We all know somebody like that. Except the one we know is a retired electrician or factory worker, and not very many people will remember them after they die because they didn’t leave behind anything of value.

They didn’t leave behind anything beautiful.

Not like this. This ode to Elise.

Beethoven was dead 40 years before ANOTHER guy named Ludwig found Für Elise and published it.

This musical composition is an afterthought.

If any hardcore classical music fans read this, they’ll probably think the score is low-level bullshit compared to Beethoven’s—and his genius German musical predecessors, Johann Sebastian Bach and Wolfgang Amadeus Mozart—most influential work.

You know how popular albums always have three or four songs everyone knows, surrounded by songs most people have never heard or care to?

It’s super-common for my favorite songs to be among those lesser-known titles. It’s either because I have amazing taste that most plebs could never understand, or because I’m the trailer-park rube who likes crappy things that will never be popular.

Both are possible.

I can listen to Für Elise on repeat for hours, as I have through this entire writing.

I don’t know how the world hears it. Maybe people think it’s silly that I don’t prefer Beethoven’s 5th or 9th symphonies.

Maybe dudes who lived in Iowa trailer parks can’t tell the difference between good and great.

I only know this:

My mother didn’t play Beethoven’s Symphony No. 5 while He-Man was riding Battle Cat, or while Luke was lightsaber-fighting Vader back when the good guys always won.

She didn’t play Beethoven’s Symphony No. 9 back then. Before the whole world changed, and everything went from safe and perfect to something else. To something unsteady.

But mom did play Für Elise 33 years ago, and it was beautiful. And even now, when it’s playing, it’s almost like nothing bad could ever happen.

It’s almost as if everything is going to be okay no matter what.

Maybe because it is.

19 thoughts on “In the Trailer Park with Elise and a Deaf Man”

  1. These little life lessons through the eye-gate of a young “Matty” are so endearing…. I can barely deal. Such an important exercise too. I kind feel bad for those who don’t identify as writers. I wonder if they miss out by not reflecting back through the written word. How are you stranger?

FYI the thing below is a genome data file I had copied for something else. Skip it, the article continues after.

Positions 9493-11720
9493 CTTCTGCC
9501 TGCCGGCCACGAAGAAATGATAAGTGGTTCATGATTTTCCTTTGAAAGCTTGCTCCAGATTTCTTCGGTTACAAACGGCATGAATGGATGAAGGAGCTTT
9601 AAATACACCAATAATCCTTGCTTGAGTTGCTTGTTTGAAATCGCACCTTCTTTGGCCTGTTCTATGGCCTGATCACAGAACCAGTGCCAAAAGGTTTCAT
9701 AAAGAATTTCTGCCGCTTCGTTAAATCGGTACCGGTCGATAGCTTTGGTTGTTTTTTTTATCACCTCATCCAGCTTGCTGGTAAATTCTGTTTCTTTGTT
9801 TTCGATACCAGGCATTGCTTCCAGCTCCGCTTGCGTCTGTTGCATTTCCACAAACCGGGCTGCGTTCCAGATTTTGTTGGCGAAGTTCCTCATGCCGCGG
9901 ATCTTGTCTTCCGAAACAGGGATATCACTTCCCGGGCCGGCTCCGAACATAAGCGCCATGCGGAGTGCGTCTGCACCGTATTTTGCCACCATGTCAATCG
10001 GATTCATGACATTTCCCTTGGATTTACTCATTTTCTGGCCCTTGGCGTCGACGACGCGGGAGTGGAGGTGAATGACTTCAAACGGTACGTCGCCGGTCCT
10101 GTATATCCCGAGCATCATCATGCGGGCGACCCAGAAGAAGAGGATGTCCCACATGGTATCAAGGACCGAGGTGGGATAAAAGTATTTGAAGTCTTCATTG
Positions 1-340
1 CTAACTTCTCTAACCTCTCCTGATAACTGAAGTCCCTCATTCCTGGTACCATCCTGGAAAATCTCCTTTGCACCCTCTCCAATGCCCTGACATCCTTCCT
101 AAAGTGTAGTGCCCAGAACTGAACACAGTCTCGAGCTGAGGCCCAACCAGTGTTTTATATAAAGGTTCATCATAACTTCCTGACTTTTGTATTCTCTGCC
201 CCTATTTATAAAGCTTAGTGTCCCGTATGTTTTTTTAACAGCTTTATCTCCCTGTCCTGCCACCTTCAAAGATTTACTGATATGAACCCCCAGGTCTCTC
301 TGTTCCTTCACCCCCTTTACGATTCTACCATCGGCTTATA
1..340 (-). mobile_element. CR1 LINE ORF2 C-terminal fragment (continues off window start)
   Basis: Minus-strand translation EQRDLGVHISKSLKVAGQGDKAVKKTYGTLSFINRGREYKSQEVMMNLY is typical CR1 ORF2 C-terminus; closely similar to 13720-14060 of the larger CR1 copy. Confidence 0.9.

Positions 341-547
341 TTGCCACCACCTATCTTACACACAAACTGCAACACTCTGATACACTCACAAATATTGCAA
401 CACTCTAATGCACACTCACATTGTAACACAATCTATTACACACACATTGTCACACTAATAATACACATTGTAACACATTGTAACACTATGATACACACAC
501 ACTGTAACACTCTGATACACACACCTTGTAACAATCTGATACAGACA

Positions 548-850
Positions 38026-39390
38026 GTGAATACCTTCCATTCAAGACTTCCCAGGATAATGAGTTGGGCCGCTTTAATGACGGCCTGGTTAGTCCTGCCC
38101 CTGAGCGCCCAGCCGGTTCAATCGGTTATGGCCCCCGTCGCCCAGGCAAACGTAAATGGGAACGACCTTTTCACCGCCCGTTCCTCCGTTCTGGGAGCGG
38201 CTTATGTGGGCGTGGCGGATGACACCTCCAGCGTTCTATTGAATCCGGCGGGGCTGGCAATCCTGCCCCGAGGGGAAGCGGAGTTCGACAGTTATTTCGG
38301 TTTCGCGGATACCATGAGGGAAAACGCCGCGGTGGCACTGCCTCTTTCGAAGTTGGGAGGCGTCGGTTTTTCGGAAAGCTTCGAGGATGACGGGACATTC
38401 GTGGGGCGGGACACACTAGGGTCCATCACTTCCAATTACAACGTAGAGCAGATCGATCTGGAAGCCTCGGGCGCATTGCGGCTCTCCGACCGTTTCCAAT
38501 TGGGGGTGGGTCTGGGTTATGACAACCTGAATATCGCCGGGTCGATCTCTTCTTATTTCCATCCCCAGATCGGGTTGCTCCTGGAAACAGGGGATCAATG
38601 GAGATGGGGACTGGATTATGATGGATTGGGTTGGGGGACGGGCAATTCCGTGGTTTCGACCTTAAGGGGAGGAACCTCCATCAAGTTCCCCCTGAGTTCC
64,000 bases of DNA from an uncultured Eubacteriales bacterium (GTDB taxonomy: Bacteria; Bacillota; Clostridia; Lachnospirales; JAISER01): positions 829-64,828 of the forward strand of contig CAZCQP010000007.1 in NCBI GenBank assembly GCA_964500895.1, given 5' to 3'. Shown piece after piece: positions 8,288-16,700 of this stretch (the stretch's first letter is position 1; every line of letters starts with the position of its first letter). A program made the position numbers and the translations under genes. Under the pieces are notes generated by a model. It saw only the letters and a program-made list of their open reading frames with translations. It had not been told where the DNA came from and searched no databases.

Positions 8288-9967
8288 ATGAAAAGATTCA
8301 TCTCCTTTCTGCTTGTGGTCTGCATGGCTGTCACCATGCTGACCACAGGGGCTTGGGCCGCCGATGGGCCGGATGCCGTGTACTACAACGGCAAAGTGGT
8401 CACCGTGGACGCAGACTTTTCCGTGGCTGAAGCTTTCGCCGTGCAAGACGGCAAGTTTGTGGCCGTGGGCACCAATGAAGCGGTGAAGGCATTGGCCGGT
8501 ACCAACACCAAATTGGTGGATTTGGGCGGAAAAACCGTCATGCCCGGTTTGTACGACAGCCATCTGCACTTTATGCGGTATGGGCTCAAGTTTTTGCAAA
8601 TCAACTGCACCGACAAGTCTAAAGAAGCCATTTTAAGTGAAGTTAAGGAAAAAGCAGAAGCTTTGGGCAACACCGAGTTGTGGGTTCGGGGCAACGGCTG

1. Looking back and writing it down does wonders for your ability to sort of organize memories in a way you can look back at and use to make sense of things today.

      Even though I’m not writing nearly as much as I used to, I’m glad I’ve had the opportunity to go through the process.

      I’m well, lady. Thank you.

  2. PS – I started listen to the HOUR LONG link you posted and about 13 minutes in realized that, while I appreciate the song (especially as a musician), it doesn’t have the same affect for me. lol…. Typical….trying to force stuff that isn’t there. 🙂

  3. Besides the poignant memory you so eloquently described, your ability to create the entire mental scene is a tribute to your writing and how far you’ve come.
    I remember playing piano at the tender age of 8 or 9. It was the instrument my parents felt I should learn. Lillian Fontana….what a nom de plume for a piano teacher, huh?
    Playing your tape brought back such a flood of memories.
    It does harken back to a simpler, gentler time for sure. Perhaps you are right. Things will be all right.
    Thanks for sharing

    1. Thank you for the nice compliment. They say if you can play piano well, you can more easily learn any other instrument.

      I have no idea how true that is. But I certainly wish I could play.

      Maybe I could still learn.

      Please don’t hold your breath.

  4. Was not aware of the background of that particular composition. I tend to like the “deep cuts” as well, so that probably explains my own attraction to it. It is its very simplicity that makes it so approachable, imo.

    And I have to disagree with WVB not caring. Musicians, I have noticed, LIVE for that stuff. Knowing that something that came from within them resonated with another. As a word-artist, haven’t you experienced that? It means something.